The Skin I Live In ✮✮✮1/2

Skin Games

by Glenn Lovell

Gender proves to be more than skin deep in “The Skin I Live In,” another pictorially ravishing, genre-bending satire from Spanish master Pedro Almodóvar.

In this outing, the director of “Tie Me Up! Tie Me Down!” and “All About My Mother” fuses ideas from “Pygmalion” and “Frankenstein” to deliver a blend of mystery, revenge, voyeurism, sex, black comedy and the prototypical mad doctor morality play. You know the one, where someone invariably blurts out, “It’s not nice to play God.”

Banderas and his Galatea

In spots, “Skin” (in Spanish with English subtitles) reminded me of Georges Franju’s morbid masterpiece, “Eyes without a Face.” Elsewhere, for its tricky flashbacks, Hitchcock’s “Vertigo.”

Yes, it’s a hodge- podge. Yes, it’s over- the-top. But gloriously so. When we tangle/tango with Almodóvar, we know to expect outrageous plot twists, sudden detours into the kinky and melodramatic, and Goya-esque tableaux often drenched in the director’s favorite color ‒ magenta red.

Antonio Banderas, who got his start with Almodóvar almost 30 years ago, returns as Dr. Robert Ledgard, a famed burn specialist who, since losing his wife to a fiery car crash, has retreated to his hacienda clinic to perfect something that would have saved her ‒ synthetic skin. As far as his colleagues in Madrid know, Ledgard’s work is still very much hypothetical. They haven’t seen Vera (Elena Anaya), who has undergone a full body graft and is being kept under lock-and-key. For her own protection? For the doctor’s protection? If his colleagues get wind of his lab/operating theater ‒ where even now he’s growing and applying the super-resilient tissue ‒ they’ll drum him out of the profession. It’s a matter of biogenetic ethics.

Ledgard’s protective mother (Marisa Paredes), who, for security reasons, also happens to be his housekeeper, counsels, “Get rid of her ‒ kill her!”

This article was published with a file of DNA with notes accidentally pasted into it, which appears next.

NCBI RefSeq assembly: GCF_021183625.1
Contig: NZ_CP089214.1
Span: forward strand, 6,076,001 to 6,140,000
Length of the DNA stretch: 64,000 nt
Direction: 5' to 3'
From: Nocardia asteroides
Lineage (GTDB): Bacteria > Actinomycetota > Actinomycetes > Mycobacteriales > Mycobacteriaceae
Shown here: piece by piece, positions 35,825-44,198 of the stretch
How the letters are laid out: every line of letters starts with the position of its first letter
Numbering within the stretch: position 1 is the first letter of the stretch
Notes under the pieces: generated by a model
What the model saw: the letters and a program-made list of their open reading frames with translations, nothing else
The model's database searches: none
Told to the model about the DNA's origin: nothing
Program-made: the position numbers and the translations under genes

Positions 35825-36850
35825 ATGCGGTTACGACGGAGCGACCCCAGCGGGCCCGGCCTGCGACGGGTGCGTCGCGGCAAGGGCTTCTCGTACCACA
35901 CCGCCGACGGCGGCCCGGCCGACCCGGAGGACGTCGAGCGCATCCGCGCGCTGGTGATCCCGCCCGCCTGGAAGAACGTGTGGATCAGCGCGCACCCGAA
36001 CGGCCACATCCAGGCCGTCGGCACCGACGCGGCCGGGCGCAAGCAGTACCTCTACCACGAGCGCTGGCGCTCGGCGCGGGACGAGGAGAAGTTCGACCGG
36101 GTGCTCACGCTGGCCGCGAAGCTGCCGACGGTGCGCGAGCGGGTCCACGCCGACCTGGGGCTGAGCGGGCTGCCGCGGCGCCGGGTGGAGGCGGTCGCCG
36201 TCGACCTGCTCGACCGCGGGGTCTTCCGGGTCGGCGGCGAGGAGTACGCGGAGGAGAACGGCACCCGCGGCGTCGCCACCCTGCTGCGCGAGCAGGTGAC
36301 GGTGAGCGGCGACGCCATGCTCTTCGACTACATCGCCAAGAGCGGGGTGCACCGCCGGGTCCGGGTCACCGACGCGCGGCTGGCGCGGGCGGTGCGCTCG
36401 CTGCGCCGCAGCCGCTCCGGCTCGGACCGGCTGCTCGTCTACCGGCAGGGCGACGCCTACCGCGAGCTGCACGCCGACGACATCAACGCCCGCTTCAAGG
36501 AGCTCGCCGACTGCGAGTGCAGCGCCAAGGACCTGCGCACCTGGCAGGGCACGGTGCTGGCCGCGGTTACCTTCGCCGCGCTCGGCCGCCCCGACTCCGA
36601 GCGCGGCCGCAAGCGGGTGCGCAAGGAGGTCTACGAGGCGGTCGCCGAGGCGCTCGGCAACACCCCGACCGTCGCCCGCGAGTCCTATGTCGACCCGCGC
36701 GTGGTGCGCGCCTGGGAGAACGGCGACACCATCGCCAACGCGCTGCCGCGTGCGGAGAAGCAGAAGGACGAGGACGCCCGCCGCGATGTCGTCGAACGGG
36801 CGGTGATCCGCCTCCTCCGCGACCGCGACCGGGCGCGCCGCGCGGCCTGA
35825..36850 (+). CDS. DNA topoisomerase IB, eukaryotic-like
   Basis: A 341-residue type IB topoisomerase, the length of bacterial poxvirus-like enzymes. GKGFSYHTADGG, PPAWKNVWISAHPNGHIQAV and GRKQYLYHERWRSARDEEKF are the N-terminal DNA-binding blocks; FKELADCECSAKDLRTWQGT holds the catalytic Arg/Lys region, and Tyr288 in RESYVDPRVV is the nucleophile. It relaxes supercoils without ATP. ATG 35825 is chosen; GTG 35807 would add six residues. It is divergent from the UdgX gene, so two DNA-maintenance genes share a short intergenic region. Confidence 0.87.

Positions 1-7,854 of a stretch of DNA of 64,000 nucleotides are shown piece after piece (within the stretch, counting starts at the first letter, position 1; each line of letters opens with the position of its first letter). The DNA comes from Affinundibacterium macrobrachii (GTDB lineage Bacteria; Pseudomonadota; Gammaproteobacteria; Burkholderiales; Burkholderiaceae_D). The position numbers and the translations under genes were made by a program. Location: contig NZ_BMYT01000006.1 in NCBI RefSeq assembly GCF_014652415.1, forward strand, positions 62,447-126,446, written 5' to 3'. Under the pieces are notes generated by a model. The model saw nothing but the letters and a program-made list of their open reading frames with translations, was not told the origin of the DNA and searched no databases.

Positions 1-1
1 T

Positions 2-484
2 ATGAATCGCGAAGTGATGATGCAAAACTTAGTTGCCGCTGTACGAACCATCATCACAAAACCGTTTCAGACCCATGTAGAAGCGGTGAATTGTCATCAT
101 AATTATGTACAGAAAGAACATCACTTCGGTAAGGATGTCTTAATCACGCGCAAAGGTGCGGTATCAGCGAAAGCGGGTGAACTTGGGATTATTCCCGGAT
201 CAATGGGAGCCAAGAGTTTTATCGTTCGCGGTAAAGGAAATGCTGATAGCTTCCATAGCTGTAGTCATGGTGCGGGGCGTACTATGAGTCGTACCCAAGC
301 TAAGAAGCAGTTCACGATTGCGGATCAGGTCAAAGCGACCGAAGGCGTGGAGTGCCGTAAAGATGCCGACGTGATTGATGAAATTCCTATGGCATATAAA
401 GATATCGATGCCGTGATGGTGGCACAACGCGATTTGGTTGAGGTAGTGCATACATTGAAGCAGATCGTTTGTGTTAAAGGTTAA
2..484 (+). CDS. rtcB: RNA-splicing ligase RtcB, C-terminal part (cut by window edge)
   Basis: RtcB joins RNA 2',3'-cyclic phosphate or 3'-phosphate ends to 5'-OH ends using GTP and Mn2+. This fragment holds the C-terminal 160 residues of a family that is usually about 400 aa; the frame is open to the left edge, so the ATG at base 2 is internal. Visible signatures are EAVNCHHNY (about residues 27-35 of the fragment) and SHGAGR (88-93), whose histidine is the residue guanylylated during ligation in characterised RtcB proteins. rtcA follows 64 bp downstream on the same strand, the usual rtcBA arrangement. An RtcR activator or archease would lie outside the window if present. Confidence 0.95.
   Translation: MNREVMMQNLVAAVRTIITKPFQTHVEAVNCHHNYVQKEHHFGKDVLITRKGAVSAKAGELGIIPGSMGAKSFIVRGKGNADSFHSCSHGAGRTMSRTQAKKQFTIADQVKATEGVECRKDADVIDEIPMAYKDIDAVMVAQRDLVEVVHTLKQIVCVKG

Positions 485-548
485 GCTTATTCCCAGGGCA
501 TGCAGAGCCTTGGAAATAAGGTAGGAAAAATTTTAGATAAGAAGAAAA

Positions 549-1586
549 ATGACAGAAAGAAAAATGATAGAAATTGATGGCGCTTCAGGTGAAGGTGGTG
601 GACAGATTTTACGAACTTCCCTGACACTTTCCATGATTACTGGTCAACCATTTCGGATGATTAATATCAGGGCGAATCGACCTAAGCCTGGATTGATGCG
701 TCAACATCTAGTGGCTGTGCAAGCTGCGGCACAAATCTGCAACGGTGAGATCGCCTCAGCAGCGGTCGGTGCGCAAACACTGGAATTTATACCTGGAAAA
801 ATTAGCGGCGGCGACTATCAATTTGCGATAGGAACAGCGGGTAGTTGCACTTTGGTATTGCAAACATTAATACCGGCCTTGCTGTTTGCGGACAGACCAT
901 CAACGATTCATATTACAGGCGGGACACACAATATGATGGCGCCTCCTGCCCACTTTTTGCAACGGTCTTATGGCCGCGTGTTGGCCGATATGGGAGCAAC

In typical Almodóvar fashion, here the plot zigs when you expect it to zag. A burly gangster (Roberto Alamo) in a tiger costume (it’s carnival season) comes knocking. He also claims to be the housekeeper’s son. What’s more, he’s the guy who was behind the wheel when Gal, Ledgard’s wife, was so horribly burned. Because the doctor has made Vera over in his dead wife’s image, the gangster thinks she’s Gal and attempts to kidnap here.

Confused? Not surprising. “Skin,” like Almodóvar’s steamy “Bad Education,” crams about three season’ worth of  soap-opera revelations into just under two hour running length.

Still, we wonder about the Ledgard’s motives. He’s one cold fish who spends half the time sedating his creation, the other half observing her odalisque poses on a wall-size TV screen? For her part, Vera veers between caged-tiger anger to icy indifference.

Patience, dear viewer. The answers come at the end of Act 2 in a six-years-earlier flashback that adds rape, madness and murder to this already heady brew. It’s a shocker that will remind you of similar plot-reversals in “Vertigo” and De Palma’s “Obsession.” Well, maybe on the surface. Slice deeper and you’ll recognize the audacious signature of Spain’s preeminent satirist, operating here, like his mad doctor, at full tilt.

THE SKIN I LIVE IN ✮✮✮1/2 With Antonio Banderas, Elena Anaya, Jan Cornet, Marisa Paredes. Directed, scripted by Pedro Almodóvar from Therry Jonquet novel. 117 min. Rated R (for nudity, sexual content, violence)

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